Clover Blue, by Eldonna Edwards*****

Edwards is the author of This I Know, and here, once again, she creates a powerful story based on a youthful yearning for identity. My thanks go to the author and her publicist for the printed galley, and to Kensington and Net Galley for the digital copy.  It will be available May 28, 2019.

Our setting is a small commune in California in the early 1970s. Our protagonist, Clover Blue, sleeps in a tree house with some of the other commune members. There’s no running water or electricity, but we don’t miss what we don’t have, and California has a mild climate. Though decisions are made collectively, with younger and older residents each having a vote, Goji is the spiritual leader of the group. In place of formal education, young commune members study with him. Blue can read as well as other children his age, and he knows more about nature than most would because it’s part of his everyday experience. He doesn’t remember living anywhere else; his life is happy, and his bonds with his communal family are strong ones.

But everyone wants to know their origins, and Blue is no different. As puberty approaches, he begins to ask questions. He gains the sense that older members know things they won’t tell him, and it heightens his desire to find out. Goji promises him that he will be told when he turns twelve, but his twelfth birthday comes and goes, and still Goji evades his queries.

And so the story darkens just a bit as Blue undertakes research on his own. He has a hunch as to who his biological parents might be, and despite the communal culture that regards every older person as the mother or father of every younger person, he wants the particulars and is determined to get them. The things he learns are unsettling and produce further questions.

A large part of the problem the communal elders face is that the State of California does not recognize the commune, and the living conditions and educational process used there are not legally viable. Because of these things, Goji discourages interaction with the outside world, and sometimes essential services—such as medical care—are given short shrift because of the risks they pose. Instead, naturopathic remedies are used, often to good result.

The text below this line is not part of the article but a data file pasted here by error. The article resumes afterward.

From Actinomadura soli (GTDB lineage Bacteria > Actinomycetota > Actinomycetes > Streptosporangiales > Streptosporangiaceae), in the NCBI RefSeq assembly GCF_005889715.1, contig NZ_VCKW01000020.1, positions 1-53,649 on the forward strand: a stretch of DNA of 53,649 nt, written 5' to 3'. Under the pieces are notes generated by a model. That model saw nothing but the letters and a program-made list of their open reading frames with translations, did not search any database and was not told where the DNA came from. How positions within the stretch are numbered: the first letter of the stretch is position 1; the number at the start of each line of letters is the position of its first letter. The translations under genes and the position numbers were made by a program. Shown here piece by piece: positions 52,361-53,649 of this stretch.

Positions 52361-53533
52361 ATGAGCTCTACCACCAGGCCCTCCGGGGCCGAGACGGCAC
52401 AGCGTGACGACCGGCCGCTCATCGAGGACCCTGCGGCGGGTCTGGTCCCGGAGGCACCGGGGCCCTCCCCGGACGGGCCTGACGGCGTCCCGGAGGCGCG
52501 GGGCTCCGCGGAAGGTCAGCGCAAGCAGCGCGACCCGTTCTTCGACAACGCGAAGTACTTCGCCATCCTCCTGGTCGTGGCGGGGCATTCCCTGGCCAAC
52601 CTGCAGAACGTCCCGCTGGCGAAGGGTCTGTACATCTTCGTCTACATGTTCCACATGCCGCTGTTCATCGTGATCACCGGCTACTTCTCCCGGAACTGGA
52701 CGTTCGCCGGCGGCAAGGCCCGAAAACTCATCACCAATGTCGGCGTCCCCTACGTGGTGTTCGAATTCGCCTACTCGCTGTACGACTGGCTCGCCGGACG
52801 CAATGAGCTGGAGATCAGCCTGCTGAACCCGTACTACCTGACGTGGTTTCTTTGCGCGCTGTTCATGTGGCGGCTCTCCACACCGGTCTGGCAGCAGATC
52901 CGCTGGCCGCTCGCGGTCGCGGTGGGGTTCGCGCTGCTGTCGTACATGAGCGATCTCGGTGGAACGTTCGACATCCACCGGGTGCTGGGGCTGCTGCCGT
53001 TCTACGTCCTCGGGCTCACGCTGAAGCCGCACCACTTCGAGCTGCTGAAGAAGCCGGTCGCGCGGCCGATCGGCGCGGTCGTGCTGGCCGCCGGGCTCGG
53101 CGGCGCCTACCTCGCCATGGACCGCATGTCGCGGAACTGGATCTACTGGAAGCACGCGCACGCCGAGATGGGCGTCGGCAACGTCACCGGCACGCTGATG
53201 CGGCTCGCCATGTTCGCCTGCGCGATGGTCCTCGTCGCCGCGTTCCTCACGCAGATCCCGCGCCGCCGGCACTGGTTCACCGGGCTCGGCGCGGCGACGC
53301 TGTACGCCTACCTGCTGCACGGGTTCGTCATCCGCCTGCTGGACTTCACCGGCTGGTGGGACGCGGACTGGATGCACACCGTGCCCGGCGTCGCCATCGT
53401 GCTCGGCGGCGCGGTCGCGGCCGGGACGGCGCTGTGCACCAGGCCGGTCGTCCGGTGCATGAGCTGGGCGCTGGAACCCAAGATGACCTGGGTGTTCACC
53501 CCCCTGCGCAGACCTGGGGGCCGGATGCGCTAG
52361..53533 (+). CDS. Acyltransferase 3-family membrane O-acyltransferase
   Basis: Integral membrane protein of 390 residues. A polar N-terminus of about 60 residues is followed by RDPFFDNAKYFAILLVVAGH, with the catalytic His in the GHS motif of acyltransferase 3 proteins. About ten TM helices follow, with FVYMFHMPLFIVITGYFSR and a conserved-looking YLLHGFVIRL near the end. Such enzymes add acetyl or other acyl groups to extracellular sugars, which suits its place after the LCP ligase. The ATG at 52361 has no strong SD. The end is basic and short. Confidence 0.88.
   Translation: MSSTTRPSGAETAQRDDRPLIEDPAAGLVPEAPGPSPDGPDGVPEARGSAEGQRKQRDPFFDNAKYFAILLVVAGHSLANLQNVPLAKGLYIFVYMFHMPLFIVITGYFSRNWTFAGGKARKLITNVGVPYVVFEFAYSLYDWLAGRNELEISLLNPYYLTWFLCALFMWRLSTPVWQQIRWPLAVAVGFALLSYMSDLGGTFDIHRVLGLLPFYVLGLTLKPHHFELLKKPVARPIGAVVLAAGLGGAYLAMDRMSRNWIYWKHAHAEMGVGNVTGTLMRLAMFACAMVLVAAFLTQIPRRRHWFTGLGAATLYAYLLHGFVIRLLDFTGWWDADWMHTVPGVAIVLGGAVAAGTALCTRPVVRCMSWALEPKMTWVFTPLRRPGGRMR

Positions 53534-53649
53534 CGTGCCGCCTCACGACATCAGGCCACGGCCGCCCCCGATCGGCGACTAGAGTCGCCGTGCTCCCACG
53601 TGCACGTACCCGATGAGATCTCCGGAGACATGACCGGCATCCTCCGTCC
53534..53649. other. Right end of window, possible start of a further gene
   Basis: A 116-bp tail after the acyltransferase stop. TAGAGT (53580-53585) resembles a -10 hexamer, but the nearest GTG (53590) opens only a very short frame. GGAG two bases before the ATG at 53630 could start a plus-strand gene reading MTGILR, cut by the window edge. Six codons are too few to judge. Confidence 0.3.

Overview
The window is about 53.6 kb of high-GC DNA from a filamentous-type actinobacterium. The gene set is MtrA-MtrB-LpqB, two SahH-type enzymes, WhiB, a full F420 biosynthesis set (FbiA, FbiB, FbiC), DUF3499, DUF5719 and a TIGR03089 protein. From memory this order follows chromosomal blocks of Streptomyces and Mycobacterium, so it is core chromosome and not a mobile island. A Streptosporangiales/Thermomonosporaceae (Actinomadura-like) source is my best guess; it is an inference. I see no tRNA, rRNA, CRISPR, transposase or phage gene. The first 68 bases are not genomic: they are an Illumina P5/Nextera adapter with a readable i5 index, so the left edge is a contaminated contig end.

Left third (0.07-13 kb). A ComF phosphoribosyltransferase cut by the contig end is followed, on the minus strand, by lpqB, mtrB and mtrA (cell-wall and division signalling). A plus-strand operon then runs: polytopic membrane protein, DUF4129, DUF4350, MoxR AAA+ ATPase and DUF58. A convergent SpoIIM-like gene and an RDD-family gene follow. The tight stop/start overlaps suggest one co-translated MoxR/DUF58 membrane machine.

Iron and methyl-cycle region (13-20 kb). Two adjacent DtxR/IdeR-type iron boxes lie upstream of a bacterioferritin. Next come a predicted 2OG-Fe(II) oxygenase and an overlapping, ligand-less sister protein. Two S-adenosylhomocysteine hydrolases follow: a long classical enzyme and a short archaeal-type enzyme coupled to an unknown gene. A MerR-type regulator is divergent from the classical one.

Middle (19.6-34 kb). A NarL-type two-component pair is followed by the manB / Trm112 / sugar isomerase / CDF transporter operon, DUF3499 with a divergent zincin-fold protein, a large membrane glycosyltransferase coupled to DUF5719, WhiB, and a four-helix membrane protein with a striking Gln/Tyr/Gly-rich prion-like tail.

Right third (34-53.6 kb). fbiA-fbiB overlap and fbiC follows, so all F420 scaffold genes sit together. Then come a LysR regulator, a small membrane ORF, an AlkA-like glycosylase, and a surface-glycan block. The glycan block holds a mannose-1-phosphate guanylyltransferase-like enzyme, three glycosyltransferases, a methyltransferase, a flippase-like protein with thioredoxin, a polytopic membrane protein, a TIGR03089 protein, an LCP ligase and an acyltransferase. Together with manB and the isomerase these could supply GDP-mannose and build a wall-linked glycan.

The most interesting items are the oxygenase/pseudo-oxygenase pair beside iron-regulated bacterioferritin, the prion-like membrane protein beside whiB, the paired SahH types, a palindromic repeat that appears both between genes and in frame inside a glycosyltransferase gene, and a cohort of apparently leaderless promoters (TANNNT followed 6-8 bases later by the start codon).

Edwards builds resonant characters, and I believe Blue, the sometimes-mysterious Goji, and Harmony, the member of the commune that is closest to Blue. There is enough ambiguity within each of them to prevent them from becoming caricatures; everyone holds various qualities within them, none being wholly benign or malevolent. The way that we judge these characters isn’t built upon their ability to do everything well, but in how they deal with their mistakes when they make them. In addition, some writers of historical fiction—which technically this isn’t, but it has that vibe—fall into the trap of establishing time and place through the cheap shortcut of pop cultural references and well known historical events. Edwards doesn’t do that, but she does use the speech of the time period so effectively that at times, I feel transported back to my own adolescence. There are aspects of the period I’d forgotten entirely that surprise and delight me; if there are errors, I don’t see them.

Ultimately, the story takes a turn that harks back (somewhat) to George Orwell’s classic, Animal Farm, in that while everyone at the commune is said to be equal, some are “more equal than others.” Cracks in the foundation of their once-idyllic lives form, and we see who has strength of character, and who is lacking.

If I could change anything, I would make the ending less rushed, and I’d also urge the author to be less afraid of letting the ugly parts play themselves out as they most likely would in real life. In this novel and her last, it seems like the tragic aspects that occur near or at the climax are a hot stove, and we have to move away from them quickly. I’d like to see Edwards let the stove burn a little more.

 I do recommend this book to you. In fact, it may be a five star read, but it’s almost impossible to evaluate it without comparing it to what the author wrote earlier, and this made the five star standard difficult to achieve here. Those that love historical fiction should get it and read it.

Notorious RBG, by Irin Carmon****

notoriousrbgIf I were to review the subject of this memoir rather than the book itself, it would be a slam-dunk five star rating. As it is, I can still recommend Carmon’s brief but potent biography as the best that has been published about this fascinating, passionate justice of the Supreme Court of the United States. I have no doubt many more will follow, and it’s possible I will read every one of them. As it stands, this is a rare instance in which I turned my back on my pile of free galleys long enough to ferret this gem out at the Seattle Public Library, because I just had to read it. You should too.